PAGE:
LENNOX LEWIS WEIGHS IN ON JOSHUA-KLITSCHKO — Former heavyweight champion Lennox Lewis recently weighed in on the upcoming IBF/WBA title bout between champion Anthony Joshua 18-0 (18) and former champ Wladimir Klitschko 64-4 (53). Lennox stated that he believes that if Wladimir’s late trainer Manny Steward were still alive and working with Wladimir, that he would beat Joshua.
“If Manny was still here, Klitschko would still be the champion, and he would be a better fighter,” Lewis, 51, told Press Association Sport. “I would have made him the favorite to beat Joshua if Manny Steward was here.
“It’s a big loss, because he needed Emanuel, and it’s really hard to replace Emanuel. In essence he’s training himself, and he can’t train himself because Manny set out a number of different things you could do in different situations. I know them all. I know he has that experience level.”
Referencing Klitschko and his current trainer, 34-year-old Johnathan Banks, Lewis said “Who has more experience? Who can tell who what to do? It really depends if Klitschko’s listening to Banks. In his last fight when he lost, he wasn’t listening, but Banks was telling him the right things.
“It’s the respect aspect too; if he has respect for that trainer. The fact he’s keeping him around shows me he has respect for him, and he may feel he didn’t listen last time, and may listen this time.”
Lennox makes some salient points. Steward, who passed away in 2012 at age 68, was credited for guiding Lewis to the zenith of his career. He also was there from the beginning with Thomas Hearns who went on to achieve greatness. However, Lewis raised a question with his own statement. He said Johnathan Banks told him the right things to do during his last bout when he lost the title to Tyson Fury — with the implication being that Wladimir didn’t listen or chose not to follow Banks’ instructions.
The thing Lewis is forgetting is that there were multiple fights in which Steward was in the corner and pleaded with Klitschko to let his hands go and Wladimir didn’t cooperate. When Klitschko came back to the corner Steward berated him again. Then in the next round Wladimir would follow a retreating opponent around the ring looking exclusively for the safe shot that never, at least to his liking, was there. Thus Wladimir would go on to win a lopsided decision in a bout that most observers hurt their eyes watching.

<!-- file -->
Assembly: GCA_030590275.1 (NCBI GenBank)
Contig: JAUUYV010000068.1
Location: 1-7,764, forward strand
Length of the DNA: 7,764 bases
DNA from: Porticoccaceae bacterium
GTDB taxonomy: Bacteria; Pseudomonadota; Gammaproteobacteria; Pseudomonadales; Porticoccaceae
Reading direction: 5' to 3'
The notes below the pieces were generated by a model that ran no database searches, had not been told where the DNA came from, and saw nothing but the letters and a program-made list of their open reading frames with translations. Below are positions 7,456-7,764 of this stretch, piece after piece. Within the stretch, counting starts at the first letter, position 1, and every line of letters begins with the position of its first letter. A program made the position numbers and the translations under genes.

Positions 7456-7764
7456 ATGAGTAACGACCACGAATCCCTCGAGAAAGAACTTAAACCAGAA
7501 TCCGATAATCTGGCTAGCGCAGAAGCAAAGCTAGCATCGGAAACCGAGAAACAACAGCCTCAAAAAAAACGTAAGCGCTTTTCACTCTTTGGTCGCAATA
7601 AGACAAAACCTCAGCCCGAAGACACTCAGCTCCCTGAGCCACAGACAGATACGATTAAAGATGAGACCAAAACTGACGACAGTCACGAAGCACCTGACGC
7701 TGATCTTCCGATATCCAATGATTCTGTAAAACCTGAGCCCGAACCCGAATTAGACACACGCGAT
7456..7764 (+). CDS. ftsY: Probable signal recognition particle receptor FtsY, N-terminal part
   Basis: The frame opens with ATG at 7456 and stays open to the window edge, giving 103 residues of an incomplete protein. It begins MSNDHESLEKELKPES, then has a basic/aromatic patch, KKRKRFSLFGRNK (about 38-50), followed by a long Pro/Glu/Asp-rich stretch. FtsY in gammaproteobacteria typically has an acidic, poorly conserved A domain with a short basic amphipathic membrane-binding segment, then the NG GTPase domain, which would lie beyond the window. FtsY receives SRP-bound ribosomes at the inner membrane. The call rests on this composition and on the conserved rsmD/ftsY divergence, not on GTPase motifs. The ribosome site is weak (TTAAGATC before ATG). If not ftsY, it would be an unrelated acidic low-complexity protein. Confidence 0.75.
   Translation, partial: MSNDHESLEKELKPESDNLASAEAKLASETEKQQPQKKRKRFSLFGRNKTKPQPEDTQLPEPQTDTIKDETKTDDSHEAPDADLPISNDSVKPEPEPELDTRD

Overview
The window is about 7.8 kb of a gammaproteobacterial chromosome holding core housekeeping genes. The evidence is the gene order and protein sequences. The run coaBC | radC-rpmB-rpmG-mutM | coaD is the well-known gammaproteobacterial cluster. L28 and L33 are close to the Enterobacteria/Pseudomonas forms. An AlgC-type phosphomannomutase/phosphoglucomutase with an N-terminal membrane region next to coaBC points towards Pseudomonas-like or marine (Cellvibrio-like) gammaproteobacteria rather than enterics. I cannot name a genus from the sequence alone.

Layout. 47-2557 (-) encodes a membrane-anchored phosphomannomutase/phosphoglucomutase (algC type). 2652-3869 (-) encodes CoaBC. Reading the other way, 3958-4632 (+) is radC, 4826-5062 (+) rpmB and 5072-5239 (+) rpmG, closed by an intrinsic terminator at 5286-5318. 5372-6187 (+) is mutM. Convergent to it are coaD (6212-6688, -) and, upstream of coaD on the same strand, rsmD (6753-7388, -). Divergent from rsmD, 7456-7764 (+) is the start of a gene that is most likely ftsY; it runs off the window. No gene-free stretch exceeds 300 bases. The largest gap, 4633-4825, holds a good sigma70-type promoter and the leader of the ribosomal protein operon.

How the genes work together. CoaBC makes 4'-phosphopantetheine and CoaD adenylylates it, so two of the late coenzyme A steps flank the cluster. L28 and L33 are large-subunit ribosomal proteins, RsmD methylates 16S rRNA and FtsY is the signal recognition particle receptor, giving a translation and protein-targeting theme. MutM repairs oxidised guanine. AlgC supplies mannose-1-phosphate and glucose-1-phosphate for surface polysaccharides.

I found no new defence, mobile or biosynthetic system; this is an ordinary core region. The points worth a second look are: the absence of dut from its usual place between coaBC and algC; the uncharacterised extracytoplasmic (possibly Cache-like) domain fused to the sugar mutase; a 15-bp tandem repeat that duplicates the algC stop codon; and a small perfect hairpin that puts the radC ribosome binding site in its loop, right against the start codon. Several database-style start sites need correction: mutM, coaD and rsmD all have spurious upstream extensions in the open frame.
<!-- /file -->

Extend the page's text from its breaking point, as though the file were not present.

Don’t read this wrong, but trainers are overrated. They only provide 5-10% to fighters who are world class, but the fighter needs that percentage. It’s been long forgotten that Steward worked the corner for two of the biggest fights of Thomas Hearns’ career. They were his bouts versus Sugar Ray Leonard and Marvin Hagler in which Hearns lost. If you recall during the mid to later rounds of the first Leonard fight, Steward was imploring Hearns to grab Leonard and clinch with him, but Thomas didn’t adhere to Steward’s wishes and proceeded to allow Leonard to open up on him from mid-range without anything coming back his way. Again, between rounds Steward gave Hearns the right instructions on what to do to prevent Leonard from getting off on him inside with massive uppercuts, hooks and right hands. But in the heat of battle things were happening too fast and eventually, due to Hearns not breaking up Leonard’s punching rhythm, he was stopped in the 14th-round.
Granted, Steward saw what was happening and knew how to, if not stop it, halt Leonard’s momentum. The problem, as it turned out, was that Leonard was the slightly greater fighter. When Hearns fought Marvin Hagler four years later, Hagler goaded him into a war and by the end of the first round, they were going toe-to-toe on pretty even terms. But Steward sensed that Marvin was better suited for that against Hearns than most thought would have been the case. So Steward again correctly instructed Hearns to use his legs and box Hagler and not to trade with him. The only problem was, Hagler wouldn’t allow Hearns the time nor the needed space to box him. Hagler kept the pressure on and forced Hearns to fight it out with him and ultimately stopped Hearns in the third round.